Executive appointments and faculty input

Provost’s appointment

In April 2019, Prof. Maryanne Reed was appointed as the new Provost of WVU. She was appointed by the university president, Gordon Gee, with no formal search procedure or call for applications.

At a May 13, 2019 Faculty Senate meeting, a Faculty Senator questioned Gee about why there was no formal search procedure and no formal consultation with faculty. Video of that meeting is below, and discussion of the Provost situation begins around 1 hour 12 minutes into the video.

Gee notably failed to respond to any concerns about the process involved in the appointment, which is what the senator had asked about. Instead, he repeatedly asserted that the candidate is qualified, that he (Gee) has a successful track record of appointing administrators, and that this is the way it works at Brown and Harvard. Gee also insinuated that the Faculty Senator had questioned the credentials or the competence of the person who was appointed, which is false.

The Faculty Senate subsequently voted to send the issue to their Executive Committee, which will create a committee to look into specific questions regarding the hiring process. We strongly support the decision to investigate the circumstances around this appointment. The Provost has ultimate authority over tenure and promotion decisions, and it plainly contravenes the spirit of shared governance for a Provost to be hired without faculty involvement.

A review of the WVU Board of Governors’ rules suggests that, indeed, the university president has ultimate authority over all hiring decisions (see relevant sections here and here). If this is the case, we object to those rules. They must either be changed to guarantee faculty input, or the ambiguous phrase ‘consultation with appropriate faculty’ must be clarified and strengthened.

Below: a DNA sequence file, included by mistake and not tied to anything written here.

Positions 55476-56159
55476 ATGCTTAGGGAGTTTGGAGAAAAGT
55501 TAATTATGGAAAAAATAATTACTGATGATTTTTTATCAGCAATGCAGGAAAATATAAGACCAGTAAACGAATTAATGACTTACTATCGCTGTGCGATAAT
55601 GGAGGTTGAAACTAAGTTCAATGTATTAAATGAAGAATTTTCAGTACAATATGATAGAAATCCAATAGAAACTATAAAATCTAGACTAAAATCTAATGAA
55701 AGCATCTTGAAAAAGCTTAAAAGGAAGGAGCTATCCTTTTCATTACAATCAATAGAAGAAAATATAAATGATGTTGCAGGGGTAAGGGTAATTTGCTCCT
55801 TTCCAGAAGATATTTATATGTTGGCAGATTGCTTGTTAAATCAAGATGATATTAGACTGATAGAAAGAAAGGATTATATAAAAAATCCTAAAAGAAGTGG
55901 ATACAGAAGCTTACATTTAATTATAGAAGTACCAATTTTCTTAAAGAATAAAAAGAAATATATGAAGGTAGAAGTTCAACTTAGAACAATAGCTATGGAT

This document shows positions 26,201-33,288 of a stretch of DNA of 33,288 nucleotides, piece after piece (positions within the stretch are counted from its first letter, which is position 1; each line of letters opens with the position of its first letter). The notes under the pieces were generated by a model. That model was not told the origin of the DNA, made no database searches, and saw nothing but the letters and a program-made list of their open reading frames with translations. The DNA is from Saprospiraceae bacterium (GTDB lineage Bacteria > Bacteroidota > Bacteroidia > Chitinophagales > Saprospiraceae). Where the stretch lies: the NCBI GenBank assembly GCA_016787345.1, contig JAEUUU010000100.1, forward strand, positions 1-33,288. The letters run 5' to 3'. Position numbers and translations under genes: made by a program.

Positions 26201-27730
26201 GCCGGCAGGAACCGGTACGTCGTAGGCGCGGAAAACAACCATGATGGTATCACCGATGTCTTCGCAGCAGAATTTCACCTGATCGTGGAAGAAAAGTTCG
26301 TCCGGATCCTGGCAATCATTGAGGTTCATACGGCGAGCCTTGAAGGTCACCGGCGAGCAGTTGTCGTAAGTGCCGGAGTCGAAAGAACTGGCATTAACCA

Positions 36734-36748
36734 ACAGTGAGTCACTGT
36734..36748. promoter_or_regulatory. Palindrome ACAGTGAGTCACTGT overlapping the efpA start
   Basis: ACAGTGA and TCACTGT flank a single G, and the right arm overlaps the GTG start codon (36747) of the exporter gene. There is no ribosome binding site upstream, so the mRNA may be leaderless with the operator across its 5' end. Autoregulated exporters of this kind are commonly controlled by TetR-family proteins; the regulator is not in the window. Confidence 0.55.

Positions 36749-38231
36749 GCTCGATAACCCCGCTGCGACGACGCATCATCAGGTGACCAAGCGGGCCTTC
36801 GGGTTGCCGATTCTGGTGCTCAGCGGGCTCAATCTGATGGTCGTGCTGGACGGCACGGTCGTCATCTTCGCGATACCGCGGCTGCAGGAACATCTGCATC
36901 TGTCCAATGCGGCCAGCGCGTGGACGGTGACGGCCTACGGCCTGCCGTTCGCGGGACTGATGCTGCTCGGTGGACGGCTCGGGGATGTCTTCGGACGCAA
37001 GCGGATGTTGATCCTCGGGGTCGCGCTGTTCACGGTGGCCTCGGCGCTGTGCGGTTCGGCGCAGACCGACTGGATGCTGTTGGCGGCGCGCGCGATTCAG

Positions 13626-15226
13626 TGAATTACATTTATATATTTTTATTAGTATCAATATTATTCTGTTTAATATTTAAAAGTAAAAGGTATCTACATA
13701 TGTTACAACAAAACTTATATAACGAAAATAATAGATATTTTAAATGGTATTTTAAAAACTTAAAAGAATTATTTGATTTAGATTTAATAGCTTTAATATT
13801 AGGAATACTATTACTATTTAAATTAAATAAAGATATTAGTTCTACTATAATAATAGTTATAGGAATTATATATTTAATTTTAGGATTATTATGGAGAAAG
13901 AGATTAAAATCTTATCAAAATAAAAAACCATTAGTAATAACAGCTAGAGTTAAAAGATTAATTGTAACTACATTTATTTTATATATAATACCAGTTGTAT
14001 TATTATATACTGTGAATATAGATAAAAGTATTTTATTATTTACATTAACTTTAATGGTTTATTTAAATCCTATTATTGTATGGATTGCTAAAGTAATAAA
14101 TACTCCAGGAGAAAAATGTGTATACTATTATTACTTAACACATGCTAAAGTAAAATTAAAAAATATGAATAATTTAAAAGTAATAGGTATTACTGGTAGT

Renewal of the president’s contract

In April 2019, the WVU Board of Governors announced its intention to renew Gordon Gee’s contract as president. As part of that process, the Board is required to solicit feedback and commentary from the faculty and university community.

They chose to do so in a 40-minute session on the first day of finals, which was announced 4 days beforehand. That is, the over 5,000 faculty and staff affected by this decision were given the opportunity to comment on Gee’s renewal during a single live session of less than an hour, scheduled during vital university activities. It is our position that the Board of Governors has not made a good-faith effort to actually solicit input from the faculty (or other actors), and as such the requirements for renewing Gee’s contract have not been met.

This is independent of any actual evaluation of Gee’s performance as president, his compensation package, or his fitness for the office. Even if all of those factors are judged to be adequate, the process of the renewal is not.